The gist of the article is that Peter Shapiro who owns the Brooklyn Bowl plans to produce 100 performances a year there. The Capitol will undergo a two million dollar, four-month renovation project. This could translate into a late spring/early summer grand re-opening. Peter Shapiro is also the publisher of Relix magazine, which provides excellent coverage of the jam band scene.
I’ve never been to the Brooklyn Bowl but my son has and he really likes the venue. I am a long time reader of Relix. The magazine does a fine job of covering the alternative and rock music scene. Peter Shapiro is very well-connected in the music industry and this bodes well for us concert goers. The addition of The Capitol to the New York/Connecticut market sharpens the competition for the concert dollar. I think this may cause a couple of existing promoters to be more price competitive now.
The proximity of The Capitol Theatre in Portchester, NY was beneficial for Fairfield County Connecticut residents. The lower drinking age of 18 just across the state line made it attractive to see shows there. Portchester was more adjacent than The Fillmore East in the East Village of New York City. I find it amazing that Howard Stein was able to book so many premium top rock acts at The Capitol in lieu of New York City and Bill Graham’s organization. It’s going to get interesting with Connecticut having so many venues in 2011, such as the casinos, The Ridgefield Playhouse, The Klein and The Fairfield Theatre and Infinity Hall. My concert dance card will be full later on in the 2012 season. 🙂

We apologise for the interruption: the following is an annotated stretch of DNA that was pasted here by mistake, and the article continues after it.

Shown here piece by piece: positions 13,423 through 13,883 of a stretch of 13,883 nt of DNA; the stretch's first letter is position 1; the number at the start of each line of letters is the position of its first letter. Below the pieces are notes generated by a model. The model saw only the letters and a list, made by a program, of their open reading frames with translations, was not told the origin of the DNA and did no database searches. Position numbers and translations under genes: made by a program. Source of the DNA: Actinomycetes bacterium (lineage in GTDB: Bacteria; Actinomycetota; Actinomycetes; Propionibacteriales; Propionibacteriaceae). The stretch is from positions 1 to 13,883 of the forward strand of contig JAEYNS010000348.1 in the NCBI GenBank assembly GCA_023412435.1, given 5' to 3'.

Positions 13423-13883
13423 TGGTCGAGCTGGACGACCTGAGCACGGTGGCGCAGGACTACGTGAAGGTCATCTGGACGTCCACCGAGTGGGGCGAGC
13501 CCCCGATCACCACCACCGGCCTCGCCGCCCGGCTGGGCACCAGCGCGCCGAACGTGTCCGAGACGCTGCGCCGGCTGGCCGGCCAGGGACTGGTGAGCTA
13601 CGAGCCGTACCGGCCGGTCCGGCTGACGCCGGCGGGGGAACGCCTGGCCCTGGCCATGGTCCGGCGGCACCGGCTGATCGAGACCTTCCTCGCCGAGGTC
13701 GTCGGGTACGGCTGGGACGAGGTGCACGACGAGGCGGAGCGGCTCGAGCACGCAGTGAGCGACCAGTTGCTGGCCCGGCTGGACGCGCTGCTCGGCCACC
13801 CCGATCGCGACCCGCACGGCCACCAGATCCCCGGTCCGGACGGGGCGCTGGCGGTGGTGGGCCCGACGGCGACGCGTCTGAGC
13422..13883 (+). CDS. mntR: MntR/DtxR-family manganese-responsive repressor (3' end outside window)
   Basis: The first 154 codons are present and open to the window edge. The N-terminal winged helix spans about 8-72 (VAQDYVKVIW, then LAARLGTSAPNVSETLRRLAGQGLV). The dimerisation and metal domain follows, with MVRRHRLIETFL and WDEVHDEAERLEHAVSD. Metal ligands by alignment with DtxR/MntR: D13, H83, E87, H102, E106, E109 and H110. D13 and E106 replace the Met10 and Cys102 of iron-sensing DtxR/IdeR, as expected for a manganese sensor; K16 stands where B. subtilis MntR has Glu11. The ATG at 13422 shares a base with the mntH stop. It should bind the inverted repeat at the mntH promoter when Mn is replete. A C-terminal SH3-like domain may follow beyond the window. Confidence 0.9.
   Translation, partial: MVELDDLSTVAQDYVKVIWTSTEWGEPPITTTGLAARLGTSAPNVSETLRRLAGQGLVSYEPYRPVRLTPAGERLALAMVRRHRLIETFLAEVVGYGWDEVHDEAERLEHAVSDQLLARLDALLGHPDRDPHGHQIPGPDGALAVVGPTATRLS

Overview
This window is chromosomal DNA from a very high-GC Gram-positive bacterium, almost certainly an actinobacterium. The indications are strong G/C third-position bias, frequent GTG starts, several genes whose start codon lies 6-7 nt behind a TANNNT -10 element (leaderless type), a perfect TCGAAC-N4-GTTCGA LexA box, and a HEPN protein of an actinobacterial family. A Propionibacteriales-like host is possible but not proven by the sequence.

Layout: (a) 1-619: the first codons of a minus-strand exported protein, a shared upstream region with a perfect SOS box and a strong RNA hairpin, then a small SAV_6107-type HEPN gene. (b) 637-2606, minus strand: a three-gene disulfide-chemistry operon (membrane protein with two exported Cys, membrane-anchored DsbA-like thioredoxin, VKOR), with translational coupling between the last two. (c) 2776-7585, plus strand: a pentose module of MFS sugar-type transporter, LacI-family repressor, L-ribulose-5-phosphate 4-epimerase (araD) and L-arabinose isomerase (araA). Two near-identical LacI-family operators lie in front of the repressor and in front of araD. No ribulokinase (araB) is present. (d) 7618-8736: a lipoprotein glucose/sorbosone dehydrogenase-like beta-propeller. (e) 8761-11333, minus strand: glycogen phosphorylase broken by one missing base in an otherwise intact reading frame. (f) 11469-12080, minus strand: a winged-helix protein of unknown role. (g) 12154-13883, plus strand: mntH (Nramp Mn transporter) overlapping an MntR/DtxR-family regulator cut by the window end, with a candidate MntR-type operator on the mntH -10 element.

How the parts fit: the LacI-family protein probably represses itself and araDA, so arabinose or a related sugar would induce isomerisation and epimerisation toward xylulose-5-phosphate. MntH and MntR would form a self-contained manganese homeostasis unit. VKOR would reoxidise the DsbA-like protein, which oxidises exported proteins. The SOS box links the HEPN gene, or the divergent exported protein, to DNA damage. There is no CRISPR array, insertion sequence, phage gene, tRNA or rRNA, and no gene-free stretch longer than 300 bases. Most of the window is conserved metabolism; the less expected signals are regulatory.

The NY Times Capitol Theatre article motivated me to finally write this music blog post. In order to do the topic justice, I will break the blog post in two parts. As a faithful progressive music listener, I would heard The Capitol Theater radio advertisements on WNEW-FM 102.7. My second concert at The Capitol was Traffic, Silver Metre and Swallow on June 27, 1970. We attended the 8 p.m. early show. I was fortunate to be able to buy tickets in those days at a local head shop in Norwalk, Ct. The shop owner always offered us seventh-row center seating.
The English Rock Groups at The Capitol Theatre
Traffic and Jethro Tull were my favorite two bands in 1970. I recall that Steve Winwood wore a long sleeve white t-shirt that was covered in silver stars. It was a shirt I would later buy at the same head shop that sold me tickets and wear it the next time we saw Traffic, much to Steve Winwood’s chagrin. (He kept looking over at me puzzled where I got the shirt I was guessing…) Traffic consisted of Steve Winwood on Hammond B3 organ, guitar and vocals, Chris Wood on saxophone and flute and Jim Capaldi drums and vocals.
Notice on the bootleg cover that Steve Winwood is wearing the shirt I mentioned in the picture from that night. The two songs I remember the most from Traffic’s set were “40,000 Headmen” with Chris Wood playing the flute and “Pearly Queen”, which featured Steve Winwood performing a riveting guitar solo.